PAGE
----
One reason I wasn’t overly thrilled by Queen of the Galaxy back in 2014, was former vocalist Norman Skinner, whose voice and style just didn’t match my tastes at all, and so I struggled with most of the vocal parts. Thankfully, that is not an issue here, as I’ve been a fan of John Yelland since I first heard him with Disforia, back in 2011, and his vocals have only improved greatly ever since then. While I’ve enjoyed his vocals on the past few Judicator albums, I think his performance on this album is by far his best to date, as he gets to show more aspects of his voice than ever before, and he does an excellent job throughout. His usual, super smooth mid-range vocals are in full effect here, but he also gets to sing a lot deeper than normal on many of the thrashier sections, singing very powerfully and fitting the music perfectly, and he also throws in some epic falsettos from time to time. On the ballads, he sings softer than usual, and puts a lot of emotion into his performance, to help enhance the songs. Overall, this is easily the best, most dynamic performance I’ve ever heard from him.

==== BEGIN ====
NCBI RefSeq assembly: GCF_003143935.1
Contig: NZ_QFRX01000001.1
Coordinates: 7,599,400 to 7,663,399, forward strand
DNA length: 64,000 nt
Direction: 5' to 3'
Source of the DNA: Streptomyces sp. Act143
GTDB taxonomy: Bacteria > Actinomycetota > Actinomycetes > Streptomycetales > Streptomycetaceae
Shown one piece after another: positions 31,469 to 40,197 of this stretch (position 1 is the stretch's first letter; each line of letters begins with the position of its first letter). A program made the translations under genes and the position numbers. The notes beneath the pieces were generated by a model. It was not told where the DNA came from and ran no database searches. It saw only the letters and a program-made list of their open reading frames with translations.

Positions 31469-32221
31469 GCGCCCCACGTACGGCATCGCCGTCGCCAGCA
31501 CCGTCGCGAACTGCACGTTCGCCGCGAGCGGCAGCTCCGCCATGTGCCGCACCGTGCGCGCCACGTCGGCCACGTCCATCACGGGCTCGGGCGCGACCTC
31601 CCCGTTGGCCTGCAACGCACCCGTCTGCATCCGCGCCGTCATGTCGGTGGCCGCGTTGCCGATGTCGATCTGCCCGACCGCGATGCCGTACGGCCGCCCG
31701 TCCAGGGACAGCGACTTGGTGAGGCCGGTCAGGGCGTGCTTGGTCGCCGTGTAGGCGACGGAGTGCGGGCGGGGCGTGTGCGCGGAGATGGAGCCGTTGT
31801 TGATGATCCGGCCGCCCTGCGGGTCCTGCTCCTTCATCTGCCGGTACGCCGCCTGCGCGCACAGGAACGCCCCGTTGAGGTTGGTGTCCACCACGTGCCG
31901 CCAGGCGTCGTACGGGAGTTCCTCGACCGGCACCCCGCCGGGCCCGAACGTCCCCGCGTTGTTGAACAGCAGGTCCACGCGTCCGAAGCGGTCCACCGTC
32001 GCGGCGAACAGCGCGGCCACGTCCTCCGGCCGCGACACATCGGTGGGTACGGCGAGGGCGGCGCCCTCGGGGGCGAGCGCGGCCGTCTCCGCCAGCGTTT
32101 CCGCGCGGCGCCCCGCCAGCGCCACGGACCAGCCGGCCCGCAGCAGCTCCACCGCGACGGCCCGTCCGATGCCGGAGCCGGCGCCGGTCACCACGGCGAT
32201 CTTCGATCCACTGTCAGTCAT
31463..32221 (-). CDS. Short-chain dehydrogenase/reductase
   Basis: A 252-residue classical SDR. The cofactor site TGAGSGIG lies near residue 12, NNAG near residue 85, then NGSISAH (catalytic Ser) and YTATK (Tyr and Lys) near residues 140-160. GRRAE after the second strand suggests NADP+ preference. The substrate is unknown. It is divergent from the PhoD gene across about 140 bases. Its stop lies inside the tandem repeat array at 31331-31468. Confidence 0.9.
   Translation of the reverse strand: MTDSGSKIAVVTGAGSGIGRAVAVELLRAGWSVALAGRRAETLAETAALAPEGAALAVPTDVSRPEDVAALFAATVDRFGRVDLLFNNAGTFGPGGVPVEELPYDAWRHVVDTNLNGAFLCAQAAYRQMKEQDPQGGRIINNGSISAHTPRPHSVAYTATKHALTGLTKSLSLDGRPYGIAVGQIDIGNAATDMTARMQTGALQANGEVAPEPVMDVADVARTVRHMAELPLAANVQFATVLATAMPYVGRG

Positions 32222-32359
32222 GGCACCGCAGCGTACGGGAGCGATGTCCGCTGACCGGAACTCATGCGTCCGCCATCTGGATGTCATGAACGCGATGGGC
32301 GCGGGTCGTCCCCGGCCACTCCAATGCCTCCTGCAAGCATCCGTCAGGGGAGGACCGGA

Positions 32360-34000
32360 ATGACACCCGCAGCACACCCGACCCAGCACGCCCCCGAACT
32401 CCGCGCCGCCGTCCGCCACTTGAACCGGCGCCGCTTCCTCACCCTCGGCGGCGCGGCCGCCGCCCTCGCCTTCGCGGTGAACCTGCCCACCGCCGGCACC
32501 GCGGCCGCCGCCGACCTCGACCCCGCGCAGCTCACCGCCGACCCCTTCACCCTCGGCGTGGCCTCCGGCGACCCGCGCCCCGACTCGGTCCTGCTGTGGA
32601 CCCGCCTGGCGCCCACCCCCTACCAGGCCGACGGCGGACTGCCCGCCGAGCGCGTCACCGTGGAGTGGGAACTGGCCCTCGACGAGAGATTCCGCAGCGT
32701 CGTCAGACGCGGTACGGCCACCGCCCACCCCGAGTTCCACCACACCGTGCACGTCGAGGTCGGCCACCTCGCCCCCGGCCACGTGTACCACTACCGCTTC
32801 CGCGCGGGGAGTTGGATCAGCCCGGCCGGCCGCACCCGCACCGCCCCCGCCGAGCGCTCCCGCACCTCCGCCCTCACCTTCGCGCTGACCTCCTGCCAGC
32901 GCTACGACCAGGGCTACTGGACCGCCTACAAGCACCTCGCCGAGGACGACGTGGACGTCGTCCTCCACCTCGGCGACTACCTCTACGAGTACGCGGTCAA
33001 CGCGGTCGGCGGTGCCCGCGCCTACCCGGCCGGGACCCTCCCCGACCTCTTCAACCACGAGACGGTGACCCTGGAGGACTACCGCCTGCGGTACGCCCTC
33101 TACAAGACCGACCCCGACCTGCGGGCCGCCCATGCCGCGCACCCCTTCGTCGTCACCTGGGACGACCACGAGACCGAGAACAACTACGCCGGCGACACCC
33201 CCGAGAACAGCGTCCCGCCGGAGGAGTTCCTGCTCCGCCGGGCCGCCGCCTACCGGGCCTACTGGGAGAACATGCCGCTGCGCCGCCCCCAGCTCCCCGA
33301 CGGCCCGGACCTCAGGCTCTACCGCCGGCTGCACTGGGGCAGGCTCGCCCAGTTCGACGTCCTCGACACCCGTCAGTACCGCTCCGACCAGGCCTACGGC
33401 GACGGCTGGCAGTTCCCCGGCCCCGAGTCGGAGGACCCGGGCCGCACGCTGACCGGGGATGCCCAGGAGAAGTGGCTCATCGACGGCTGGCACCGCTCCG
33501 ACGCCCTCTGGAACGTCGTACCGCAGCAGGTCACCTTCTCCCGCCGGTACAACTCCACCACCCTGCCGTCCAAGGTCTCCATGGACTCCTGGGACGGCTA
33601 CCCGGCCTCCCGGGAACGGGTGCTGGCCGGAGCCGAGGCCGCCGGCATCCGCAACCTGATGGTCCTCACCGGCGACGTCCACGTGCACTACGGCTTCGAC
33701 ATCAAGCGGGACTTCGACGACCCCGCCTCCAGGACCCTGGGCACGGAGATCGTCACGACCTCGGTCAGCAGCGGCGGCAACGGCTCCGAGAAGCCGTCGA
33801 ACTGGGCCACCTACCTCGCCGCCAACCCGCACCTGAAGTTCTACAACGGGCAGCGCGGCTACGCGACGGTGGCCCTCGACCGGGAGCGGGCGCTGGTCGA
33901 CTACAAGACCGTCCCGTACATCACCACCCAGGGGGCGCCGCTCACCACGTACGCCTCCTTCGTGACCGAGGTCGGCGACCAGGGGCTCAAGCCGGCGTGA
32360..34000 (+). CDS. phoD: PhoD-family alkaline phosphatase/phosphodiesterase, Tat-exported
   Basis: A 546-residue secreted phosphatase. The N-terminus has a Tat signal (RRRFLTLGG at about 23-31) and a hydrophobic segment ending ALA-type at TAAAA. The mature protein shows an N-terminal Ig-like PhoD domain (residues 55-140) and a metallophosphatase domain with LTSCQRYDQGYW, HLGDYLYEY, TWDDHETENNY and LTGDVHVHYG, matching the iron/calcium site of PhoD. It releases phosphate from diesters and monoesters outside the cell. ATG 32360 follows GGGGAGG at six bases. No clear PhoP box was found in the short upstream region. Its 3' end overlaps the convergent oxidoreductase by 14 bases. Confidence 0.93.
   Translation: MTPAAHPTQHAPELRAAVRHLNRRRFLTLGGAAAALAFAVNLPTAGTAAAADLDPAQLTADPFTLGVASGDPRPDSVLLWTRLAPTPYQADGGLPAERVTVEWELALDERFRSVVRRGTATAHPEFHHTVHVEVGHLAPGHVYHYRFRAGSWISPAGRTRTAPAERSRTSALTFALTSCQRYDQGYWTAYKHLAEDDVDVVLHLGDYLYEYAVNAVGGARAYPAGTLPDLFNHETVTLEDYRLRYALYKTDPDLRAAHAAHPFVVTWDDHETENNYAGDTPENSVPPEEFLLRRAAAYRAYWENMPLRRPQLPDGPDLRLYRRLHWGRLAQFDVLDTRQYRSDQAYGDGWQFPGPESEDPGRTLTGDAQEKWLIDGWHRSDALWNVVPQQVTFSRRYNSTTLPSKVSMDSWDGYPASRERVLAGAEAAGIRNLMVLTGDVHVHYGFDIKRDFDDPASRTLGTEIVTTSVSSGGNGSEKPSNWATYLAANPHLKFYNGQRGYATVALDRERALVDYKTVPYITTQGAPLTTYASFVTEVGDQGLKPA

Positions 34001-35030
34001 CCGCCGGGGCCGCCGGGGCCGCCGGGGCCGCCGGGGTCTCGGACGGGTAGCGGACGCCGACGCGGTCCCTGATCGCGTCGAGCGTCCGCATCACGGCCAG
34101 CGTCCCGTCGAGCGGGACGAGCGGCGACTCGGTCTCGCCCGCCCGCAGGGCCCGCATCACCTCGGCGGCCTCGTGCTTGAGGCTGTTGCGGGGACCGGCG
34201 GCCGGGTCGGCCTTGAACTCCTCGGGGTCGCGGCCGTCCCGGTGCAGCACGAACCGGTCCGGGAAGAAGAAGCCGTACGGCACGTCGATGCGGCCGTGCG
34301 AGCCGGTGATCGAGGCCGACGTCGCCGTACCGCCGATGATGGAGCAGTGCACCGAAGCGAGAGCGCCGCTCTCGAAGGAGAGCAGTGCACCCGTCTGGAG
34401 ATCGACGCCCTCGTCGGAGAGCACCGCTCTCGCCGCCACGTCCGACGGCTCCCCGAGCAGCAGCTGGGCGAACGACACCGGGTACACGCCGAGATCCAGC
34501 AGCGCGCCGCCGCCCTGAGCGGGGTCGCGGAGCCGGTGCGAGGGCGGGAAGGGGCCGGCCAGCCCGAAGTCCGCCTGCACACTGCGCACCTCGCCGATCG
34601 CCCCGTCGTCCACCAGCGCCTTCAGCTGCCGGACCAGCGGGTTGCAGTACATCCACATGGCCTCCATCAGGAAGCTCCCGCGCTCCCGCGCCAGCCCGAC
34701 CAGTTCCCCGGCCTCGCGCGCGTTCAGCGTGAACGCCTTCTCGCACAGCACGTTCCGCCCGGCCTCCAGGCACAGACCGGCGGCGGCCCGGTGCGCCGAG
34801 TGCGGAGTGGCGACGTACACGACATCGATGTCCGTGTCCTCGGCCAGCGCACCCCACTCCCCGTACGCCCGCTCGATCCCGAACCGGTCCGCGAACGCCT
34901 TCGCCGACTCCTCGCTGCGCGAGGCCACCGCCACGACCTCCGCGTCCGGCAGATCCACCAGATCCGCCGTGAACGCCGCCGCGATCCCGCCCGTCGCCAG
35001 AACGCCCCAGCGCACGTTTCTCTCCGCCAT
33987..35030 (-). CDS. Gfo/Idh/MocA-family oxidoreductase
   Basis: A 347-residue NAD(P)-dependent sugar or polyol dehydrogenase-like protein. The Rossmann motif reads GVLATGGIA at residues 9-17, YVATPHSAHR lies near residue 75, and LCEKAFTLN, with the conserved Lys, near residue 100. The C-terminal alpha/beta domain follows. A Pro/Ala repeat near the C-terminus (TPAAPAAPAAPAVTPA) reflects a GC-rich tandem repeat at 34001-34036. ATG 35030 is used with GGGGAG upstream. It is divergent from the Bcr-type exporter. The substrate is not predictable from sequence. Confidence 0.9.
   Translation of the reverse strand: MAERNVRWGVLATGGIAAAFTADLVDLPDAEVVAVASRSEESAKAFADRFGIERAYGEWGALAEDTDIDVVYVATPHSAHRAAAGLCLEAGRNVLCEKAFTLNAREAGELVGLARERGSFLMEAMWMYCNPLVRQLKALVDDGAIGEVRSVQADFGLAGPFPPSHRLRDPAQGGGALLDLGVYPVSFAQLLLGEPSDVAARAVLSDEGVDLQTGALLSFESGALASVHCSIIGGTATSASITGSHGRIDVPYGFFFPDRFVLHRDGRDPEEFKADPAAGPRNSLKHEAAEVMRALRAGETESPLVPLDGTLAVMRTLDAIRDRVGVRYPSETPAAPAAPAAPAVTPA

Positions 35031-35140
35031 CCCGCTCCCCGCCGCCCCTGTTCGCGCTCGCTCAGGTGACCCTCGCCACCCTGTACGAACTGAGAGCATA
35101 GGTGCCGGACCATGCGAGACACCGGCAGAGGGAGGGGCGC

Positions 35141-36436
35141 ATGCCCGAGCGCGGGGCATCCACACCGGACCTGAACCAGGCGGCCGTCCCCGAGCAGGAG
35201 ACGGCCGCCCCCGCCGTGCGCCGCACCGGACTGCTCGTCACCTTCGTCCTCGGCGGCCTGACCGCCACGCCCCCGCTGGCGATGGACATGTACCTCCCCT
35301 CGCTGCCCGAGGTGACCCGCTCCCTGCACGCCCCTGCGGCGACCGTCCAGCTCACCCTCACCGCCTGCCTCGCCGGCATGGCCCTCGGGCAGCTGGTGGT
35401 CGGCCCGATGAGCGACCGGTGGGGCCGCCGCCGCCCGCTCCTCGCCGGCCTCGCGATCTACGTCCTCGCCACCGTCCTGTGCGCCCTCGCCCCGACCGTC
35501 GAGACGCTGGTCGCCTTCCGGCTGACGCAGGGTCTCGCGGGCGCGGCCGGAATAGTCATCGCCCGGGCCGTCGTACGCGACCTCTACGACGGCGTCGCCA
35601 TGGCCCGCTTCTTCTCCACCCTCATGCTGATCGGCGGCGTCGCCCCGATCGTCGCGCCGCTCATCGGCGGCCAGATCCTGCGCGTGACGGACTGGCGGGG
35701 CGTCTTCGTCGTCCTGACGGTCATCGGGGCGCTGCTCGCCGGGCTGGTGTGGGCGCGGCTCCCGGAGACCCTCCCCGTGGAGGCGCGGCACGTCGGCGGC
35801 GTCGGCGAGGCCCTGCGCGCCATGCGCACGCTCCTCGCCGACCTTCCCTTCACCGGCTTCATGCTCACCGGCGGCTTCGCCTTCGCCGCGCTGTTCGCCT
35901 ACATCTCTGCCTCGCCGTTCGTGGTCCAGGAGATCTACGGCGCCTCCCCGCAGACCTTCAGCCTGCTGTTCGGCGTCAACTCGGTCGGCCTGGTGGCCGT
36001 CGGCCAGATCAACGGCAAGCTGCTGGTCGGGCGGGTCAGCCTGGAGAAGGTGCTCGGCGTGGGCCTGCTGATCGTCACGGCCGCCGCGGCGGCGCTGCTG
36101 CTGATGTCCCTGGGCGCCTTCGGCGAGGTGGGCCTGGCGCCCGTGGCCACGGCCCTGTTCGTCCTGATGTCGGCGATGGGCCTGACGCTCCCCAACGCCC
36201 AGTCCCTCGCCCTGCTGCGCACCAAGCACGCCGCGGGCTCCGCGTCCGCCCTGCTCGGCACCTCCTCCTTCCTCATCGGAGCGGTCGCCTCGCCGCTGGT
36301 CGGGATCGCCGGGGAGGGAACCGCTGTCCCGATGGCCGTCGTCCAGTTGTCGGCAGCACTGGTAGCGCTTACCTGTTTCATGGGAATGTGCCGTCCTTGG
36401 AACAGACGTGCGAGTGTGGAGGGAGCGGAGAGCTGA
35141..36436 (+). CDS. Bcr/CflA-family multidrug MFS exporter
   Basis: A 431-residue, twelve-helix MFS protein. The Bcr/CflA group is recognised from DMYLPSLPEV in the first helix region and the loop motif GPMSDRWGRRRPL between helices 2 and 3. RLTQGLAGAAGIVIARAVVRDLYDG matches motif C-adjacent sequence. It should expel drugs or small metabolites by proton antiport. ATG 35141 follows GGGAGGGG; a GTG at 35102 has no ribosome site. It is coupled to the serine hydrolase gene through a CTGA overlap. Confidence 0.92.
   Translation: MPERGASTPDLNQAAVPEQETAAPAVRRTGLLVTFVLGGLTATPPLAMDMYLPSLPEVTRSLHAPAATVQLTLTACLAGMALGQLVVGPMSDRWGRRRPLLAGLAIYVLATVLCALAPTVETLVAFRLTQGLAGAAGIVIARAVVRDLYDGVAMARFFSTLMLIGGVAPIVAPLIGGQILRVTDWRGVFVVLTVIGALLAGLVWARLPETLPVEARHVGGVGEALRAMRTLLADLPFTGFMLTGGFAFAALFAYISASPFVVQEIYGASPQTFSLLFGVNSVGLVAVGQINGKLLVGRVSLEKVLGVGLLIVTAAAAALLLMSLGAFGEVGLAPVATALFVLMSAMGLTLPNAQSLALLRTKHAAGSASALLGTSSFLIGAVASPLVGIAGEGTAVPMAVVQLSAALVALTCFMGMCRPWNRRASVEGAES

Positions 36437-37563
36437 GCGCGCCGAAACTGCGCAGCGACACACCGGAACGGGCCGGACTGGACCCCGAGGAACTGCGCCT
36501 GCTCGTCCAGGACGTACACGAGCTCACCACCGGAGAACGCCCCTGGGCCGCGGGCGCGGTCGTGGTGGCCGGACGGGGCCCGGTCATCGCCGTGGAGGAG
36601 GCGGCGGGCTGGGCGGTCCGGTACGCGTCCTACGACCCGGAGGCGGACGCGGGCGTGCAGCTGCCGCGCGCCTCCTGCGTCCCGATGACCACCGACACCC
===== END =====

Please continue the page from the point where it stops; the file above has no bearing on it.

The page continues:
While I wasn’t overly fond of the vocals on the one EP I heard in the past, I found the songwriting to be fairly enjoyable, and so I was hoping Jason could do a great job of writing songs for a full-length album, especially now that he was working with a singer I prefer. It’s safe to say, he succeeded big time, as the songwriting on this release is both consistently excellent and quite varied, managing to keep me fully engaging throughout, without ever feeling predictable. Opening track “Yuatja (Hunter Culture)” gets things off to a great start, opening with some nice classic heavy metal guitar leads, before picking up the pace and turning into a full throttle, hard-hitting power/thrash track, which definitely brings Iced Earth to mind, in the best way possible. It’s a fast-paced track, with some very good thrashy riffs, and John instantly gets to show off some deep and powerful vocals, which give way to an epic chorus, where some of those classic heavy metal leads return, and then they become a focus once again during a great solo section. It’s an awesome track overall, with a perfect blend of power/thrash and classic heavy metal. Speaking of heavy metal, the next track, “Planet Preservation” has quite a bit of that, especially during its epic, slow but very melodic chorus, where the guitars have a strong Maiden influence to them. Throughout the verses, it’s a slow paced, hard-hitting crusher of a track, but it opens up big time for an amazing chorus. Next is “Enemy Mine”, which starts off with some nice soft guitar work, before settling into a nice rhythm, moving at a somewhat fast pace, without ever fully going all out. It’s a more mid-paced track, with some hard-hitting riffs and powerful vocals throughout the verses, which lead into another very melodic and catchy chorus. In fact, it’s one of the more fun choruses on the album, for sure, and the extended guitar solo is also quite strong.